I just saw this so am probably too slow to provide comment for your talk.
I never really discussed this side of what I do as were in crowdsourcing and Ushahidi for so much.
But telecommunications is my background so naturally we are working on a number if initiatives in this area.
Sms is but one service that the carriers can utilise to communicate with the affected populace and probably down on the list when it comes to possible services that could be used.
There are variations of sms that we are exploring.
One that we call “Geo-sms” is identifying phones in a specific area and sending out messages to them only. To do this we query the carrier for the phones connected to specific cell towers and then send the message to them.
This saves on carrier resource as well as quickly identifies at risk numbers.
We can send a message to these numbers asking them if they need help and to contact a specific number. E.g. in our case *997#
This triggers another service called USSD which is a real time link to the network much like looking at your prepay balance.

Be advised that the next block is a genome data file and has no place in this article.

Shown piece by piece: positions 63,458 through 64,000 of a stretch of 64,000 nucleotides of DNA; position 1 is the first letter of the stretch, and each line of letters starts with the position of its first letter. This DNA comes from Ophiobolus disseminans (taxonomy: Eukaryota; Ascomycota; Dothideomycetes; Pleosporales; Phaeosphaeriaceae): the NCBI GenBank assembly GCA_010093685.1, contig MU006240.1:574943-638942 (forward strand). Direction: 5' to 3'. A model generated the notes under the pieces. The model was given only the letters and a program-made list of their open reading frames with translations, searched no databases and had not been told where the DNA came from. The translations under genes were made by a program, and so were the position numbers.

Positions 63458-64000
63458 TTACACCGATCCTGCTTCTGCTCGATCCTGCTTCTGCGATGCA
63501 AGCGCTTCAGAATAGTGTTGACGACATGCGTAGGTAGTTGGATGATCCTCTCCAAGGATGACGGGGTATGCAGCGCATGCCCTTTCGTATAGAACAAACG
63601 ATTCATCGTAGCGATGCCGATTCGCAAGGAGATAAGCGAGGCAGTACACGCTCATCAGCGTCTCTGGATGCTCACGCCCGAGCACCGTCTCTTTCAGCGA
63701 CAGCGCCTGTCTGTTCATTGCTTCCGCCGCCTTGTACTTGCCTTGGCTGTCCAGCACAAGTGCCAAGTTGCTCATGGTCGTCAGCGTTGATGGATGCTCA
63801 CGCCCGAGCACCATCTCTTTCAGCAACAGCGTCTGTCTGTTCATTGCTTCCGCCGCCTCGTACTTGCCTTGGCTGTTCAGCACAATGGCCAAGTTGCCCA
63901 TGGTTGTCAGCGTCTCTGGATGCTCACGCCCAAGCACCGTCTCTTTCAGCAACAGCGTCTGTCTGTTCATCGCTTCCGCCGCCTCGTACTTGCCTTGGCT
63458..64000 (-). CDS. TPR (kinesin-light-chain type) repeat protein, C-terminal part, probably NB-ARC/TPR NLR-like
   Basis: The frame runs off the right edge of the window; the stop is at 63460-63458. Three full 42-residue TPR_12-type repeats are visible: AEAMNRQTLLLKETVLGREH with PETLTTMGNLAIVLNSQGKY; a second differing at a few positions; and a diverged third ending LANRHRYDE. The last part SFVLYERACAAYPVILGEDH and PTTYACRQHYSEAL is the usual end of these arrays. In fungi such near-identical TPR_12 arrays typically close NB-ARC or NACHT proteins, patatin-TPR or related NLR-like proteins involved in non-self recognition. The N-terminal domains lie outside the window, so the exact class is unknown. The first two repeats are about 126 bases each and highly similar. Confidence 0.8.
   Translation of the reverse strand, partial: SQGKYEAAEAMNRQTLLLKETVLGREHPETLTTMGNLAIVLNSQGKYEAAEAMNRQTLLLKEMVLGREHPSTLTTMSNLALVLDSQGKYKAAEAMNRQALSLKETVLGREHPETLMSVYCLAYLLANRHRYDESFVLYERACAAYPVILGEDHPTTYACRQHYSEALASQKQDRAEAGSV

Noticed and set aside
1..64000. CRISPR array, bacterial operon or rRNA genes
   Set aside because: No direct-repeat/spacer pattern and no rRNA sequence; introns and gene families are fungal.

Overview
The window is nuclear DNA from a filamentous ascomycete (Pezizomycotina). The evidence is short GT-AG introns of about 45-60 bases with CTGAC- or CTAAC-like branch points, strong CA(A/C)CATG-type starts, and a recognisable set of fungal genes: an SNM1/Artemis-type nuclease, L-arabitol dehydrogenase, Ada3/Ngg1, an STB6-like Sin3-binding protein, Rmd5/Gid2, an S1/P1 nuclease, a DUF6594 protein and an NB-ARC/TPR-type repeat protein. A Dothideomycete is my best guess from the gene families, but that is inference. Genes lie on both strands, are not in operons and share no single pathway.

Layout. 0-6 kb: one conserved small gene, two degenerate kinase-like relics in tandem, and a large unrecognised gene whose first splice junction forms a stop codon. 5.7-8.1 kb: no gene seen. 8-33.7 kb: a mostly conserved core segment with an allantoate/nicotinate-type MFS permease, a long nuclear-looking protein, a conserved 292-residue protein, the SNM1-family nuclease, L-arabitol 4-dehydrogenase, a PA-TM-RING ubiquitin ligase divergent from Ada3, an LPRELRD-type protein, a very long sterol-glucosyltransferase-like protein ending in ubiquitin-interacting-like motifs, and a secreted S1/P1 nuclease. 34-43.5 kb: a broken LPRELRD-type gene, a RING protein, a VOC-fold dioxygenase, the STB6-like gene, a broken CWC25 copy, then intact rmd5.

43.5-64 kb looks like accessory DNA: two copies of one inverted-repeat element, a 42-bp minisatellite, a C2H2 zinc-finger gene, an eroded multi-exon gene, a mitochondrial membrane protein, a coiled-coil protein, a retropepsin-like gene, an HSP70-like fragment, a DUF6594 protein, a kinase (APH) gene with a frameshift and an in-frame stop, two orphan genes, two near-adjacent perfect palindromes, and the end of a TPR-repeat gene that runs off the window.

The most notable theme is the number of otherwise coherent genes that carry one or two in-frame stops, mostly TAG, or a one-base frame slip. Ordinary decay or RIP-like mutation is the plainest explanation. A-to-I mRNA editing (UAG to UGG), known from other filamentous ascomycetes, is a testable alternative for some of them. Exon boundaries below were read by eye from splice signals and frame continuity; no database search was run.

But this service will send to their phone (without any change to the phone) a menu of options they can choose from. It would look something like this
Do you need?
1. First Aid
4. Food, water
They select their option then select from a range of timing as to when they want it.
These two services work well in small geographical areas which means we can also have an idea of where the assistance is needed.
SMS and USSD have been available since GSM’s inception.
On a larger scale Cell broadcast is a critical service that is fast becoming a feature for disaster warnings. You can literally send out to every cell phone able to receive the message on a network in seconds and it does not tax the cellular system. (the phones do have to be set up to receive the massage-the only issue)
Its critical benefit is that when sms and calls fail from overloading cell broadcast still works. Additional features is its speed, reach and authenticated messaging (sms can be sent by anyone)
Amazingly, cell broadcast has also been around since GSM was introduced, just not utilised much until disaster managers started becoming aware of its capabilities.
One other service we are looking at is geo-locating the inbound calls and SMS. this is more for emergency services on a regular basis than a major disaster but it all helps.
There are a couple of others but these are ones that they can set up very quickly with little effort.
Hope this helps